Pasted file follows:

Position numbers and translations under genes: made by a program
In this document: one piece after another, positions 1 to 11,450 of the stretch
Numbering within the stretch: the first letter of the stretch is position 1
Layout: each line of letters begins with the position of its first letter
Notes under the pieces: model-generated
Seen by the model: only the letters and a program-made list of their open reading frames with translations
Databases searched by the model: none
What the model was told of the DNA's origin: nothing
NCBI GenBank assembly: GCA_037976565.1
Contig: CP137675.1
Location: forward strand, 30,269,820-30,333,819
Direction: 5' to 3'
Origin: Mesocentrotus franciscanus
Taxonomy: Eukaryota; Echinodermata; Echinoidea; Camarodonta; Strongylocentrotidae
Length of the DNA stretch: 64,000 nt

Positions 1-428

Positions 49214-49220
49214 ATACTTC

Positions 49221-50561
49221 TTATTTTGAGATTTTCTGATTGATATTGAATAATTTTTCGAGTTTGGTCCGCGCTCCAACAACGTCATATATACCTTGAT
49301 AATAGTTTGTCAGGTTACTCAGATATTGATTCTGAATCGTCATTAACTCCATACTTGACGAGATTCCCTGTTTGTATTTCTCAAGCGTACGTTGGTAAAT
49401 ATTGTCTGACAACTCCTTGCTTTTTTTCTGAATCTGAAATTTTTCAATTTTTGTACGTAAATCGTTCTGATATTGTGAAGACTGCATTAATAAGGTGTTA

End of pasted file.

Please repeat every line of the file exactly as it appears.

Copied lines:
Position numbers and translations under genes: made by a program
In this document: one piece after another, positions 1 to 11,450 of the stretch
Numbering within the stretch: the first letter of the stretch is position 1
Layout: each line of letters begins with the position of its first letter
Notes under the pieces: model-generated
Seen by the model: only the letters and a program-made list of their open reading frames with translations
Databases searched by the model: none
What the model was told of the DNA's origin: nothing
NCBI GenBank assembly: GCA_037976565.1
Contig: CP137675.1
Location: forward strand, 30,269,820-30,333,819
Direction: 5' to 3'
Origin: Mesocentrotus franciscanus
Taxonomy: Eukaryota; Echinodermata; Echinoidea; Camarodonta; Strongylocentrotidae
Length of the DNA stretch: 64,000 nt

Positions 1-428

Positions 49214-49220
49214 ATACTTC

Positions 49221-50561
49221 TTATTTTGAGATTTTCTGATTGATATTGAATAATTTTTCGAGTTTGGTCCGCGCTCCAACAACGTCATATATACCTTGAT
49301 AATAGTTTGTCAGGTTACTCAGATATTGATTCTGAATCGTCATTAACTCCATACTTGACGAGATTCCCTGTTTGTATTTCTCAAGCGTACGTTGGTAAAT
49401 ATTGTCTGACAACTCCTTGCTTTTTTTCTGAATCTGAAATTTTTCAATTTTTGTACGTAAATCGTTCTGATATTGTGAAGACTGCATTAATAAGGTGTTA